Jury Backs Ex-Assemblyman, Rejects Sex Harassment Suit
A civil jury Monday found in favor of former Assemblyman Tom Connolly in a sexual harassment suit filed against him by his onetime chief of staff and political consultant.
The jury, after deliberating for two hours, voted 10 to 2 to reject the claim of Dena Holman that Connolly harassed her by making lewd comments and gestures. Holman was seeking unspecified damages in the Superior Court suit.
“I didn’t win anything,” said Connolly outside court. “The truth won. My life will never be the same. My wife and I listened to lies about us for four years.”
Connolly, 50, a lawyer, Vietnam veteran and Democrat, represented a blue-collar district east of San Diego for one term before disclosures about his past--including cocaine addiction, multiple marriages, bankruptcy and delinquent child support payments--led to his defeat in 1994.
Connolly’s legal troubles are not over. He faces a criminal trial next month on charges of having sex with a 14-year-old girl whom he allegedly encouraged to run away from home.
In November 1995, the Assembly Rules Committee authorized a $200,000 out-of-court settlement with two former Connolly staffers who said he had harassed them with frequent and vulgar outbursts. A third employee backed up their assertions, but others said the allegations were lies.
Barbara Draughon, forewoman of the jury in the Holman case, said the panel agreed with Connolly’s contention that Holman filed a sexual harassment claim against him in 1994 to block his attempt to fire her. Holman had engineered Connolly’s upset victory in 1992 against a heavily favored Republican but the two later had a falling out.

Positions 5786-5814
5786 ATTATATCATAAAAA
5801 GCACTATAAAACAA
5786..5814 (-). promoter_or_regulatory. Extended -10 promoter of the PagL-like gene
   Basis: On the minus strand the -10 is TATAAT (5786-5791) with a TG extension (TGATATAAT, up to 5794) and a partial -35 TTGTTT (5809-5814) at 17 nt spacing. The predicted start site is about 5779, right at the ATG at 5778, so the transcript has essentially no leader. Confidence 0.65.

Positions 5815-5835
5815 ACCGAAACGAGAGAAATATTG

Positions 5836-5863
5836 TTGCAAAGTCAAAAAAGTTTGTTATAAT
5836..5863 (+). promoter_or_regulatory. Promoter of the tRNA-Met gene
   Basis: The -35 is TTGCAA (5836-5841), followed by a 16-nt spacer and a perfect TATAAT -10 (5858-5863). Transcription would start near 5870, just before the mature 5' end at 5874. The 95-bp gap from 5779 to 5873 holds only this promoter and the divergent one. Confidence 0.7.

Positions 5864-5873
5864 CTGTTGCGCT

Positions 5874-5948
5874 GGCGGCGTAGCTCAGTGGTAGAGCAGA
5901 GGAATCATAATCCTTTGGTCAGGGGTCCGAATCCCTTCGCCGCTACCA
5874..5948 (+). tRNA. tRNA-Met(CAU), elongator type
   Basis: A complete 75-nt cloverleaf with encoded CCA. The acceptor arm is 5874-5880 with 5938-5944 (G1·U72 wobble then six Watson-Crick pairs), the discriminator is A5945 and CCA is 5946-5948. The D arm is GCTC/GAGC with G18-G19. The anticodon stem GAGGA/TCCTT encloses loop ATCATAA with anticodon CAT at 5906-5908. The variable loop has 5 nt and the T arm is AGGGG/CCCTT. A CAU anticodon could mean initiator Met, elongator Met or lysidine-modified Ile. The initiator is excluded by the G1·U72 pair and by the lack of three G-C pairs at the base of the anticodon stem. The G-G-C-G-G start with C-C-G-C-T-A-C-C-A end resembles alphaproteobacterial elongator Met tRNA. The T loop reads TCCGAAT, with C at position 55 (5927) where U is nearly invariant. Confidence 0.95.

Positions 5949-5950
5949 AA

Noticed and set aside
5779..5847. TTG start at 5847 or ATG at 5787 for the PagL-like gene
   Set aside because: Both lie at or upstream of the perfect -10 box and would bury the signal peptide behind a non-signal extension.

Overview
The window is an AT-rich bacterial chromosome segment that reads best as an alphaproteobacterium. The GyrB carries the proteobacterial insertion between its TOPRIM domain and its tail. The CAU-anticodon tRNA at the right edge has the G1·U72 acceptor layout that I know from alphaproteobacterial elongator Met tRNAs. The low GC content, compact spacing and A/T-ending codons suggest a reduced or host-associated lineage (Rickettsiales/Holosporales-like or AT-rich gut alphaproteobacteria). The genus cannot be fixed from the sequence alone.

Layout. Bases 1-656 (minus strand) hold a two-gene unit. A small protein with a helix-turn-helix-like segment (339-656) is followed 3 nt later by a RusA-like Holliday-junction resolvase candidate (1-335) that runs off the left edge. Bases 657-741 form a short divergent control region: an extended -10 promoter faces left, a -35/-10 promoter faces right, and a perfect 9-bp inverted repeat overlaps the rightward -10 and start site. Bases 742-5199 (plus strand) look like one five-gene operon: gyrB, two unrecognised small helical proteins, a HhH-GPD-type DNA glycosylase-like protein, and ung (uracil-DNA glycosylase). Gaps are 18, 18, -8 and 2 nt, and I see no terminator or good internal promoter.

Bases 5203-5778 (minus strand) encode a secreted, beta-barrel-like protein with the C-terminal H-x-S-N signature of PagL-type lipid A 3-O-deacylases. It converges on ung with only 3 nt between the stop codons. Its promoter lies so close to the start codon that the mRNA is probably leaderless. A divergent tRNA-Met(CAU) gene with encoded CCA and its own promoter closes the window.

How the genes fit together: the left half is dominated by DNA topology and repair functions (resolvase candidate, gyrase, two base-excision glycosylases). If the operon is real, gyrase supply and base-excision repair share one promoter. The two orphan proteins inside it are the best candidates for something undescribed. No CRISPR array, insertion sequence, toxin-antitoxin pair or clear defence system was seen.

“Good judgment did not prevail,” Draughon said of Connolly’s conduct toward his staff. “But it was not sexual harassment.”
A psychologist who interviewed Holman testified that she displayed an “adjustment disorder” and has trouble controlling anger and adjusting to workplace stress.
During the trial, just as San Francisco Mayor Willie Brown was to testify, Holman was hospitalized in a psychiatric hospital. Brown testified that as Assembly speaker he was aware of the charges made against his fellow Democrat but did not attempt to influence a legislative investigation.
Holman was released from the hospital but did not return to the trial. Michael Crosby, Holman’s attorney, said her absence may have contributed to the verdict.
“It was unusually difficult because my client has not been there,” Crosby said. “She’s not well, and this certainly will not help.”
Times correspondent Paul Levikow contributed to this story.
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